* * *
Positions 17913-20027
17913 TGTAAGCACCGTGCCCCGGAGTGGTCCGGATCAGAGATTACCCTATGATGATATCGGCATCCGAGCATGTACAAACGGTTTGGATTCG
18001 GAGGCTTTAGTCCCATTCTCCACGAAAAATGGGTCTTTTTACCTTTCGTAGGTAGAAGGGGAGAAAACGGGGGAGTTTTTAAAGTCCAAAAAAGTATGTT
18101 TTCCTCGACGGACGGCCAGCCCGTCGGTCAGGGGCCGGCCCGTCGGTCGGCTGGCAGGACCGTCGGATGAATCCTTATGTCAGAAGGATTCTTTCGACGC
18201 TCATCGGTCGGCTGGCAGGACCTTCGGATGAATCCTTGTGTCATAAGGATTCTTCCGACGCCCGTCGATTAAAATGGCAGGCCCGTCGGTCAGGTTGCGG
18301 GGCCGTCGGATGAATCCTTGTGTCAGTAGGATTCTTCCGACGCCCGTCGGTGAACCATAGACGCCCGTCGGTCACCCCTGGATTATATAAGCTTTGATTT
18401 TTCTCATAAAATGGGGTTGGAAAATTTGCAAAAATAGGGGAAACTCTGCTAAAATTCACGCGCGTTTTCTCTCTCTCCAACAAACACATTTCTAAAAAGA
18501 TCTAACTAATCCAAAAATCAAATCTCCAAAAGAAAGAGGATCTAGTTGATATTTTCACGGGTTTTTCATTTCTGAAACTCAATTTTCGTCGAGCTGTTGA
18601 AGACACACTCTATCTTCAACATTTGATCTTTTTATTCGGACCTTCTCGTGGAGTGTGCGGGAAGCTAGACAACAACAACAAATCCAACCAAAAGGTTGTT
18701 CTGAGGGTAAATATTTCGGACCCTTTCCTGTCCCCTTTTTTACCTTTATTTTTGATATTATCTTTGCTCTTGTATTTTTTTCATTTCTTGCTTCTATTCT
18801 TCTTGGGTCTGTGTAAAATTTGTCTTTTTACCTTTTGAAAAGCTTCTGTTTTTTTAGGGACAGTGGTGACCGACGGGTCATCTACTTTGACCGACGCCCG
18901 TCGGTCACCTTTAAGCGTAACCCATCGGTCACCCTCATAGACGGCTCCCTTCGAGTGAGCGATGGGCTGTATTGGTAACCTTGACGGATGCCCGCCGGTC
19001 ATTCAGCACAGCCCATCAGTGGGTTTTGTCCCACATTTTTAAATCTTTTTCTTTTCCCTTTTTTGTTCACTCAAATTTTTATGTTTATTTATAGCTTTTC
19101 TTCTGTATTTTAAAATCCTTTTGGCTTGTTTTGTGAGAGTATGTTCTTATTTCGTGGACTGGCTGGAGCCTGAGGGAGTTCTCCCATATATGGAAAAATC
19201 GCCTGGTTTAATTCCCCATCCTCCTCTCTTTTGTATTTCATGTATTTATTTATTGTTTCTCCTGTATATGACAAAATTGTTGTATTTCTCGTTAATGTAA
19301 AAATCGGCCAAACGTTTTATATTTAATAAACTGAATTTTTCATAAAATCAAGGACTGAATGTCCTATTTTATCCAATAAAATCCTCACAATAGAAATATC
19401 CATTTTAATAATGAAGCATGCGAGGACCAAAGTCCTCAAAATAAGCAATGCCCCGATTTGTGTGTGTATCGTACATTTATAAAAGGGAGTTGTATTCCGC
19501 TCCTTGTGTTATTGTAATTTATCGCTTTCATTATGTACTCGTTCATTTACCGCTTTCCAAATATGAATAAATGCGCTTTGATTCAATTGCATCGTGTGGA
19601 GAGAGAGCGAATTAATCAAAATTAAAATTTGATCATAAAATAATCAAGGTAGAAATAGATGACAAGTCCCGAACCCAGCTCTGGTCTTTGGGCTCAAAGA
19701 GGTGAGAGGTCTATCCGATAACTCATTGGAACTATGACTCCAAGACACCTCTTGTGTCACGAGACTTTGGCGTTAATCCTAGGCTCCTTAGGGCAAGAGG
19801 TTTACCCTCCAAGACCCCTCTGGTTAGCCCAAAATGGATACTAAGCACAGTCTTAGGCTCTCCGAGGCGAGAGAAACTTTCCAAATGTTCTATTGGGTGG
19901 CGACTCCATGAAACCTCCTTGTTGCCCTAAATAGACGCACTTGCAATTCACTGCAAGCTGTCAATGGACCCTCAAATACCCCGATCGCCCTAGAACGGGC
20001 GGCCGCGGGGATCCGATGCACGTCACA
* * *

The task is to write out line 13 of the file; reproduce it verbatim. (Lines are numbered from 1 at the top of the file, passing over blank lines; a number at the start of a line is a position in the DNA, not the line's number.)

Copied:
19001 ATTCAGCACAGCCCATCAGTGGGTTTTGTCCCACATTTTTAAATCTTTTTCTTTTCCCTTTTTTGTTCACTCAAATTTTTATGTTTATTTATAGCTTTTC